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Title: Preparation and characterization of inductively-melted synroc

Abstract

Synroc, a dense ceramic based on an assemblage of durable titanate minerals, is normally prepared by sub-solidus hot-pressing. The production of Synroc by inductive {open_quotes}skull{close_quotes} melting in a cold crucible has been developed in Russia at the end of the 1980s. The actual composition is fairly close to that of early versions of Synroc-C. A batch for Synroc production was prepared by mixing the crystalline oxides of Ca, Ba, Fe, Ni, Al, Mo, Ti and Zr as well as nitrates of Cs, Sr, Nd, Eu and Ce. The well-mixed batch was melted in the experimental plant which consisted of a high-frequency generator (1.76 MHz), process box and off-gas system. The cold crucible (88 mm in diameter and 200 mm in height) was placed within a Cu inductor. After starting the melting, the material was fed in batches. The process temperature was 1350-1400 {degrees}C. A portion of the melt was quenched by pouring onto a metal plate. Another portion of the melt was poured into a small metal container and annealed. The rest of the melt was cooled in the cold crucible and then the solidified block was removed. The material was examined by X-ray diffraction (XRD), optical microscopy (OM), scanningmore » electron microscopy (SEM) and electron-probe microanalysis (EPMA). The Synroc minerals zirconolite (CaZrTi{sub 2}O{sub 7}), perovskite (CaTiO{sub 3}), hollandite (BaAl{sub 2}Ti{sub 6}O{sub 16}) and rutile (TiO{sub 2}) were observed in both the quenched and slowly-cooled samples. OM and SEM investigations showed the presence of some additional phases, such as alkali and alkaline-earth molybdates, Ca-Al-Ti oxide phase and hibonite. The phase compositions were evaluated in detail by SEM and EPMA, and the partitioning of key fission product elements in the different phases was evaluated and compared with those in ceramic route Synroc. There was a wide distribution in size and compositions of individual phases in the block, depending on the cooling history in the different parts of the block.« less

Authors:
 [1]; ;  [2]
  1. SIA Radon, Moscow (Russian Federation)
  2. Institute of Geology of Ore Deposits, Moscow (Russian Federation); and others
Publication Date:
OSTI Identifier:
476579
Report Number(s):
CONF-960804-Vol.3
TRN: 97:009120
Resource Type:
Conference
Resource Relation:
Conference: SPECTRUM `96: international conference on nuclear and hazardous waste management, Seattle, WA (United States), 18-23 Aug 1996; Other Information: PBD: 1996; Related Information: Is Part Of Proceedings of the international topical meeting on nuclear and hazardous waste management (SPECTRM `96): Volume 3; PB: 843 p.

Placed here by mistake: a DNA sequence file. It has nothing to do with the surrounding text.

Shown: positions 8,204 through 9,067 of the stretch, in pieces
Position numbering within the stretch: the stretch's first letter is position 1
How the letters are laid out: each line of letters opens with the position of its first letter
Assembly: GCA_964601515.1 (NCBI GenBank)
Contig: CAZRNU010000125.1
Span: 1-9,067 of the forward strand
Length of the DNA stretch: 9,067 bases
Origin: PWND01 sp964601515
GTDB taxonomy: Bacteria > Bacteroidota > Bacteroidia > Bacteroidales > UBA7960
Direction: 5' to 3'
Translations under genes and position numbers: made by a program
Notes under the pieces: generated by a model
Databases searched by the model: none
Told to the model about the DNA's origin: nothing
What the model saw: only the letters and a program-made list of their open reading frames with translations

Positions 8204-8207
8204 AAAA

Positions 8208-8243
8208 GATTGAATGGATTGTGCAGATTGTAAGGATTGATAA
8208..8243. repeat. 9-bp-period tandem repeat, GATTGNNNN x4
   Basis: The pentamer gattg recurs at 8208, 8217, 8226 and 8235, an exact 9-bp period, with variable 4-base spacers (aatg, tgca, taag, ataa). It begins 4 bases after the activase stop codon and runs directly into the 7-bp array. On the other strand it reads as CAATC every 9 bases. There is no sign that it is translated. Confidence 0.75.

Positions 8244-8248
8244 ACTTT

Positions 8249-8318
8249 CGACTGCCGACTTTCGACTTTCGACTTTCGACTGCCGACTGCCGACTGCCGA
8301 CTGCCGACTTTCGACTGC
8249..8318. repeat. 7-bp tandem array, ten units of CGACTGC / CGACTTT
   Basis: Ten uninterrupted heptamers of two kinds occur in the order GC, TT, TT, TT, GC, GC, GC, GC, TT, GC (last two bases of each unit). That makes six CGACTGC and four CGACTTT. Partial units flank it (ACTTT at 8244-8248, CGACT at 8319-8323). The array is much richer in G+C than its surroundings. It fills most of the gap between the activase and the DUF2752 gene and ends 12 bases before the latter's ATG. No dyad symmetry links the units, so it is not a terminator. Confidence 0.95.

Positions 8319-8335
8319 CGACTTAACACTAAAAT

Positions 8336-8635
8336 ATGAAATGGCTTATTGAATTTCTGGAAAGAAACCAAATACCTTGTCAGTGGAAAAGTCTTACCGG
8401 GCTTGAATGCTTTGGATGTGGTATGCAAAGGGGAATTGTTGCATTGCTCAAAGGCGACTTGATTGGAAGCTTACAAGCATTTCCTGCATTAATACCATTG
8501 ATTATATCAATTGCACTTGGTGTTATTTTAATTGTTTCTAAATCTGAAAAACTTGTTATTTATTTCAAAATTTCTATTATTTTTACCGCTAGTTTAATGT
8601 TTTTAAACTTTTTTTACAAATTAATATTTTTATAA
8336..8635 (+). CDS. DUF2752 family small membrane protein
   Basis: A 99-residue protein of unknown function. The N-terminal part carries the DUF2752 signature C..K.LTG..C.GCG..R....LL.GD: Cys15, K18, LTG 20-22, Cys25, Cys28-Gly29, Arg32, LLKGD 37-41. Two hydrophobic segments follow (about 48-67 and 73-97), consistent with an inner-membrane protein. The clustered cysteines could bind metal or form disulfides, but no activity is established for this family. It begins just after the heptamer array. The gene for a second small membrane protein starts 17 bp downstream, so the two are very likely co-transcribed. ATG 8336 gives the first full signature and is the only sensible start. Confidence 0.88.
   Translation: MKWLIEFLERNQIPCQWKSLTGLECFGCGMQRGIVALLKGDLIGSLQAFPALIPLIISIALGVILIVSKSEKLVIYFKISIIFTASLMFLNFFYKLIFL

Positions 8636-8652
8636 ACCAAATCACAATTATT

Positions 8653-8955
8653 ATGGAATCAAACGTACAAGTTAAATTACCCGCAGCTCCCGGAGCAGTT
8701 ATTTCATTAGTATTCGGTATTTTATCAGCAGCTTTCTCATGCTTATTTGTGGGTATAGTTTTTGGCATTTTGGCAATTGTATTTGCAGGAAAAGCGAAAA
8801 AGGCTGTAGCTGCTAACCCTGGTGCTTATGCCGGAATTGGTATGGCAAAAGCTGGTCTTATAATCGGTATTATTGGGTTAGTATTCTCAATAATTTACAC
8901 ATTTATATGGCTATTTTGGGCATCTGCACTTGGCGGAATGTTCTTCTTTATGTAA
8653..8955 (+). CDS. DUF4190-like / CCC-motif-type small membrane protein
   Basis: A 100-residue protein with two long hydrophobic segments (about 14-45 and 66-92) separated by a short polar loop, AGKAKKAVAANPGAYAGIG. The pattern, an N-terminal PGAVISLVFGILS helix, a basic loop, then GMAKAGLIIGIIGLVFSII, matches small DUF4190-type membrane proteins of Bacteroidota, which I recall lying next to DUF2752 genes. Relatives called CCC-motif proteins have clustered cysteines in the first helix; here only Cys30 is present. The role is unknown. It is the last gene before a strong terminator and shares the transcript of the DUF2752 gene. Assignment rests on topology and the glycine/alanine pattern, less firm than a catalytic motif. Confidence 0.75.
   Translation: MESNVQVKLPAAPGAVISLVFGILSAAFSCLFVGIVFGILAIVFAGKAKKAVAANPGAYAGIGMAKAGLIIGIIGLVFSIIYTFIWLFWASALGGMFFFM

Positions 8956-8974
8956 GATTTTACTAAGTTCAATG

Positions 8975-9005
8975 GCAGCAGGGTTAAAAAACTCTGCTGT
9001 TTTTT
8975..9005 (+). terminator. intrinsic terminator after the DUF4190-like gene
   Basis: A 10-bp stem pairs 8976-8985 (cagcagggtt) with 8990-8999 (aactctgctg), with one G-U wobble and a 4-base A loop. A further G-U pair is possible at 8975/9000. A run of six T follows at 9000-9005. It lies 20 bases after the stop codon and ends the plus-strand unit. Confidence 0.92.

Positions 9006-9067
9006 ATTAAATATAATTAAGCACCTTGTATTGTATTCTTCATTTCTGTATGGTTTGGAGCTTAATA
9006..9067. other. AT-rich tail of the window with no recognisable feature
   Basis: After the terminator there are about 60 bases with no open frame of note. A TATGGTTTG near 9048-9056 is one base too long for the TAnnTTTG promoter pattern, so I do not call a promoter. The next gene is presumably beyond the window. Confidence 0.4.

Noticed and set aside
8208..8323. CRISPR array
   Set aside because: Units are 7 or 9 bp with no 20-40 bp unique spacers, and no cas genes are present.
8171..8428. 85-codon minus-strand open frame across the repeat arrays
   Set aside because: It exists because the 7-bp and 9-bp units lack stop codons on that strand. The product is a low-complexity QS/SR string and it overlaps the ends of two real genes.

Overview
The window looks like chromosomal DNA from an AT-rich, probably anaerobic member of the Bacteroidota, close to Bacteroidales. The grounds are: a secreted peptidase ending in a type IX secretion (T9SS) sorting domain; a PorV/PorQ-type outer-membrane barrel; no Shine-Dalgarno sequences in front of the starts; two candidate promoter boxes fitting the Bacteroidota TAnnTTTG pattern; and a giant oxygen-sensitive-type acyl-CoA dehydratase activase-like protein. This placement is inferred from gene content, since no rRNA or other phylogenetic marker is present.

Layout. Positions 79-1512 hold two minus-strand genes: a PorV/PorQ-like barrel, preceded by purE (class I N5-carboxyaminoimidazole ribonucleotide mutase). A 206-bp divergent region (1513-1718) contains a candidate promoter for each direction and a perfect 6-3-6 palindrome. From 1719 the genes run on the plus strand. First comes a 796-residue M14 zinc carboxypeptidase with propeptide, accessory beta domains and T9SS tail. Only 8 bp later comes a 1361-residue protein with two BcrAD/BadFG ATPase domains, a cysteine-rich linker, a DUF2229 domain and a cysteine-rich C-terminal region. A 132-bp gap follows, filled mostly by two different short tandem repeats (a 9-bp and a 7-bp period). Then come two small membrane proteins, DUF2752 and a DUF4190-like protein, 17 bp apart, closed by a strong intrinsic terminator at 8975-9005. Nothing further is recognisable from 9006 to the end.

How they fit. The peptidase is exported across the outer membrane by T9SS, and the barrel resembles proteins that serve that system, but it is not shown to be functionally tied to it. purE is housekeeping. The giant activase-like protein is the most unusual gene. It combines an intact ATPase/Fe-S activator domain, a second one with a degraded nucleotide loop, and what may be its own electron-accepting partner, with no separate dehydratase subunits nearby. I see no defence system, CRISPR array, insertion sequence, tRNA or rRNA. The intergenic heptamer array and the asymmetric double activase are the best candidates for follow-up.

Country of Publication:
United States
Language:
English
Subject:
05 NUCLEAR FUELS; SYNROC PROCESS; PHASE STUDIES; RADIOACTIVE WASTES; SOLIDIFICATION; MELTING; INDUCTION FURNACES

Citation Formats

Knyazev, O A, Nikonov, B S, and Omelyanenko, B I. Preparation and characterization of inductively-melted synroc. United States: N. p., 1996. Web.
Knyazev, O A, Nikonov, B S, & Omelyanenko, B I. Preparation and characterization of inductively-melted synroc. United States.
Knyazev, O A, Nikonov, B S, and Omelyanenko, B I. 1996. "Preparation and characterization of inductively-melted synroc". United States.
@article{osti_476579,
title = {Preparation and characterization of inductively-melted synroc},
author = {Knyazev, O A and Nikonov, B S and Omelyanenko, B I},
abstractNote = {Synroc, a dense ceramic based on an assemblage of durable titanate minerals, is normally prepared by sub-solidus hot-pressing. The production of Synroc by inductive {open_quotes}skull{close_quotes} melting in a cold crucible has been developed in Russia at the end of the 1980s. The actual composition is fairly close to that of early versions of Synroc-C. A batch for Synroc production was prepared by mixing the crystalline oxides of Ca, Ba, Fe, Ni, Al, Mo, Ti and Zr as well as nitrates of Cs, Sr, Nd, Eu and Ce. The well-mixed batch was melted in the experimental plant which consisted of a high-frequency generator (1.76 MHz), process box and off-gas system. The cold crucible (88 mm in diameter and 200 mm in height) was placed within a Cu inductor. After starting the melting, the material was fed in batches. The process temperature was 1350-1400 {degrees}C. A portion of the melt was quenched by pouring onto a metal plate. Another portion of the melt was poured into a small metal container and annealed. The rest of the melt was cooled in the cold crucible and then the solidified block was removed. The material was examined by X-ray diffraction (XRD), optical microscopy (OM), scanning electron microscopy (SEM) and electron-probe microanalysis (EPMA). The Synroc minerals zirconolite (CaZrTi{sub 2}O{sub 7}), perovskite (CaTiO{sub 3}), hollandite (BaAl{sub 2}Ti{sub 6}O{sub 16}) and rutile (TiO{sub 2}) were observed in both the quenched and slowly-cooled samples. OM and SEM investigations showed the presence of some additional phases, such as alkali and alkaline-earth molybdates, Ca-Al-Ti oxide phase and hibonite. The phase compositions were evaluated in detail by SEM and EPMA, and the partitioning of key fission product elements in the different phases was evaluated and compared with those in ceramic route Synroc. There was a wide distribution in size and compositions of individual phases in the block, depending on the cooling history in the different parts of the block.},
doi = {},
url = {https://www.osti.gov/biblio/476579}, journal = {},
number = ,
volume = ,
place = {United States},
year = {1996},
month = {12}
}

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